When you're ill, the last thing you want to do is to keep explaining your problems over and over again.
If your health care providers could talk to one another and share data more efficiently it would almost certainly improve your treatment -- not to mention making each trip to the doctor a less stressful experience. But new research suggests some countries aren't yet poised to join the dots in their heath care systems.
A new global survey of patients and doctors shows that emerging economies are poised to adopt new technology, led by the United Arab Emirates and China. In the ranking, compiled by Dutch manufacturer of health care equipment (and lightbulbs) Royal Philips, Australia comes in 4th, the United States 6th and the UK 9th.
The Philips Future Health Index surveyed 25,355 patients and 2,659 health care professionals across 13 countries, and gives each country a score on its readiness to adopt connected care technology, embrace data sharing and integrate different parts of the health system.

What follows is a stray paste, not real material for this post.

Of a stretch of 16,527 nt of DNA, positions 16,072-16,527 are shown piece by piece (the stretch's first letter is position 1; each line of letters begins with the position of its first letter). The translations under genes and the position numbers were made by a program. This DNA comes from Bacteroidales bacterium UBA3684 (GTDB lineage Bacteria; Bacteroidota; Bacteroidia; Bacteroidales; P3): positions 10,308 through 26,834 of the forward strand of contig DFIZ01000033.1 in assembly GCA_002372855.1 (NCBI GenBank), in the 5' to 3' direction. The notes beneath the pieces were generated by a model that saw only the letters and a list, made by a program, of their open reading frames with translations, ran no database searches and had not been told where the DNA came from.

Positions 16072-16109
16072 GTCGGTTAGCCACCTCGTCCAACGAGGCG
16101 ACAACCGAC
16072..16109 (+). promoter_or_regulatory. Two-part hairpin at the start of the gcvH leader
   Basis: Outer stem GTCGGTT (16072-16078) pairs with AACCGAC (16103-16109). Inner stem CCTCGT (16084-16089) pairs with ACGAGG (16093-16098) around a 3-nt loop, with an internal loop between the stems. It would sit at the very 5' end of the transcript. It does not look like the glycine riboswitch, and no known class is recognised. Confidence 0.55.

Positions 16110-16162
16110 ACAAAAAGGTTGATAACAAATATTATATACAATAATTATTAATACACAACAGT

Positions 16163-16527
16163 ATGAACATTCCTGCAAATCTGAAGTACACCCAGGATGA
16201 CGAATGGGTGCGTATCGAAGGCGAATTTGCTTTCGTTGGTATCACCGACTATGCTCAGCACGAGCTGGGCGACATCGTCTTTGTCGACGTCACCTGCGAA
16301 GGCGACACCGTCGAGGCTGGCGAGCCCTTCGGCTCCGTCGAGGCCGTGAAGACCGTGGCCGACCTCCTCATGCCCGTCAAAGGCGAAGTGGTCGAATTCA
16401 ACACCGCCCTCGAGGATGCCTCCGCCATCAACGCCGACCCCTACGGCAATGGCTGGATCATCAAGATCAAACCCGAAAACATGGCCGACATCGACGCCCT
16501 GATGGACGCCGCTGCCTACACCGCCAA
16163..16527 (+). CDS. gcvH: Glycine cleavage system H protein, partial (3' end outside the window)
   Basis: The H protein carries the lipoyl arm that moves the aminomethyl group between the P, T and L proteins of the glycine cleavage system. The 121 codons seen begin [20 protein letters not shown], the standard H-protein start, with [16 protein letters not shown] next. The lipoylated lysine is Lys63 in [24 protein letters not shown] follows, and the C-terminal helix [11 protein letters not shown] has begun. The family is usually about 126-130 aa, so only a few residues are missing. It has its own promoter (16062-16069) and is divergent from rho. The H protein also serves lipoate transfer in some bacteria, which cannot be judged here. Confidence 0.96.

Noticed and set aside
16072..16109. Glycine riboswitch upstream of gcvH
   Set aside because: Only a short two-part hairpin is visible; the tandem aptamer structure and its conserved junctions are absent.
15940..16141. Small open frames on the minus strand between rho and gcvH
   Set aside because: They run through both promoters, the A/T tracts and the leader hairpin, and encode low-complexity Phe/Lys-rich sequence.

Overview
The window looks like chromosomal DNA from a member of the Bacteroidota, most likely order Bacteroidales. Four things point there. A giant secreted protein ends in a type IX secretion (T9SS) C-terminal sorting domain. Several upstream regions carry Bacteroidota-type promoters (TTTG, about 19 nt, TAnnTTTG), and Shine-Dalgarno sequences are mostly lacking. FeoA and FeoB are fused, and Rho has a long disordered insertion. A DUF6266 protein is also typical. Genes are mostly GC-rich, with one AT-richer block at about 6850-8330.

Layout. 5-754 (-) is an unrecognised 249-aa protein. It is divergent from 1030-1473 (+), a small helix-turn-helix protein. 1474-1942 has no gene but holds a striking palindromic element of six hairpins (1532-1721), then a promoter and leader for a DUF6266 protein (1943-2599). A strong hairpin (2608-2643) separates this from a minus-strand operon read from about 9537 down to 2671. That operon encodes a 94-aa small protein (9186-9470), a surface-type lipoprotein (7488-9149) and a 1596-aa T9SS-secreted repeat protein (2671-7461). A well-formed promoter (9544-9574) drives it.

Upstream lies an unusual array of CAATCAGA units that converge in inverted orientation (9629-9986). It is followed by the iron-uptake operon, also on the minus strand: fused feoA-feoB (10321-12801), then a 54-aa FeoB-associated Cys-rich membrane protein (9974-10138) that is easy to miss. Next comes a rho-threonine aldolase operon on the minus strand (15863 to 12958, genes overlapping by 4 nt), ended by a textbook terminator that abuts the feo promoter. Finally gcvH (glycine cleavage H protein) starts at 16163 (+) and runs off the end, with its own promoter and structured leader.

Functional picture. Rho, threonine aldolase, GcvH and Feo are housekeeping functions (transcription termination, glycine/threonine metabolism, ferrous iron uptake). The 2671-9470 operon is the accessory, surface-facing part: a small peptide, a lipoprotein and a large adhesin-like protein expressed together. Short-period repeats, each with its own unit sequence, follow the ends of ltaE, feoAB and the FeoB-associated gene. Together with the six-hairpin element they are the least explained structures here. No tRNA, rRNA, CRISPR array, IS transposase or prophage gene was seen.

The benefits of data sharing and joining up health care systems can be seen in the number of patients (74 percent) who reported that they had to repeat the same information to multiple health care professionals, while 60 percent even had to repeat the same tests.
The report also looks at attitudes to connected devices such as smartphones, apps and wearables that collect data on your health and wellbeing. More than half of the patients aged under 34 reported that they own at least one health monitoring device. Many of those surveyed believed that they have the knowledge to manage their own health effectively, although health care professionals generally disagreed. Not surprisingly, older patients felt less savvy about technology.
Perhaps surprisingly, the country at the bottom of the report is Japan. The country is famous for its, but strict regulation and a lack of centralised oversight are among the factors that have made the Japanese health care system less efficient than you might expect.